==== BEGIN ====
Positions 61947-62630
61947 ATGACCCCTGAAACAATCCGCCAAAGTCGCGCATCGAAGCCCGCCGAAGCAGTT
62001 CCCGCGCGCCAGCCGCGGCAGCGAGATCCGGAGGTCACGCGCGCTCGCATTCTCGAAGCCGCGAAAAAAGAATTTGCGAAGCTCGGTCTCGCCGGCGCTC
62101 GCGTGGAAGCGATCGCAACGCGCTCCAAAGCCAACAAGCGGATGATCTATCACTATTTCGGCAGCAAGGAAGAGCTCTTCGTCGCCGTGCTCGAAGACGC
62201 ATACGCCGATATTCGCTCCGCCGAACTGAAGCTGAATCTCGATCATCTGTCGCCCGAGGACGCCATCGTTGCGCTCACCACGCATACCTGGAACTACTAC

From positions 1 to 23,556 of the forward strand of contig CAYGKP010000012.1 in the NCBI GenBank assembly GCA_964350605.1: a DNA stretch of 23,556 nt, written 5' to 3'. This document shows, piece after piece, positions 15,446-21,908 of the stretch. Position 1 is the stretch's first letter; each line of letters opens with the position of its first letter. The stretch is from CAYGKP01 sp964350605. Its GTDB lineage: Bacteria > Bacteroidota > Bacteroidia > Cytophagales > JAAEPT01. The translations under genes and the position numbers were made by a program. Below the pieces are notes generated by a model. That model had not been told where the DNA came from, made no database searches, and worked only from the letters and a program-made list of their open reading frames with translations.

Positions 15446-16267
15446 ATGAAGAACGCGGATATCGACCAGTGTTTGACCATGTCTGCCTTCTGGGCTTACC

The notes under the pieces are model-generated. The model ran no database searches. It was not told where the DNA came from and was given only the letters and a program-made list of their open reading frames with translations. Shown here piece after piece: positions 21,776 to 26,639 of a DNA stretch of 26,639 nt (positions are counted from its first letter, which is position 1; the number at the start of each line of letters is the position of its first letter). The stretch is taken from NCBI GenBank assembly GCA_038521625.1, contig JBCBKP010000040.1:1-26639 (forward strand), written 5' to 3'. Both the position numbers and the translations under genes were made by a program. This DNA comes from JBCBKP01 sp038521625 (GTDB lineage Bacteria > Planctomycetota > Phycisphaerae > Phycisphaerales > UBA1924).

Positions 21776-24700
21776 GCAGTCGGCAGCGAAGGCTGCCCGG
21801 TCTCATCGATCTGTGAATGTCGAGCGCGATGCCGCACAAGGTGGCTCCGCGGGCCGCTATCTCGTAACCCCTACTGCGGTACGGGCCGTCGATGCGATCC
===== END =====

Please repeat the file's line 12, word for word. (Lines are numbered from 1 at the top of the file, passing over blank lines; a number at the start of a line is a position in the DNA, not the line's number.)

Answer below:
21801 TCTCATCGATCTGTGAATGTCGAGCGCGATGCCGCACAAGGTGGCTCCGCGGGCCGCTATCTCGTAACCCCTACTGCGGTACGGGCCGTCGATGCGATCC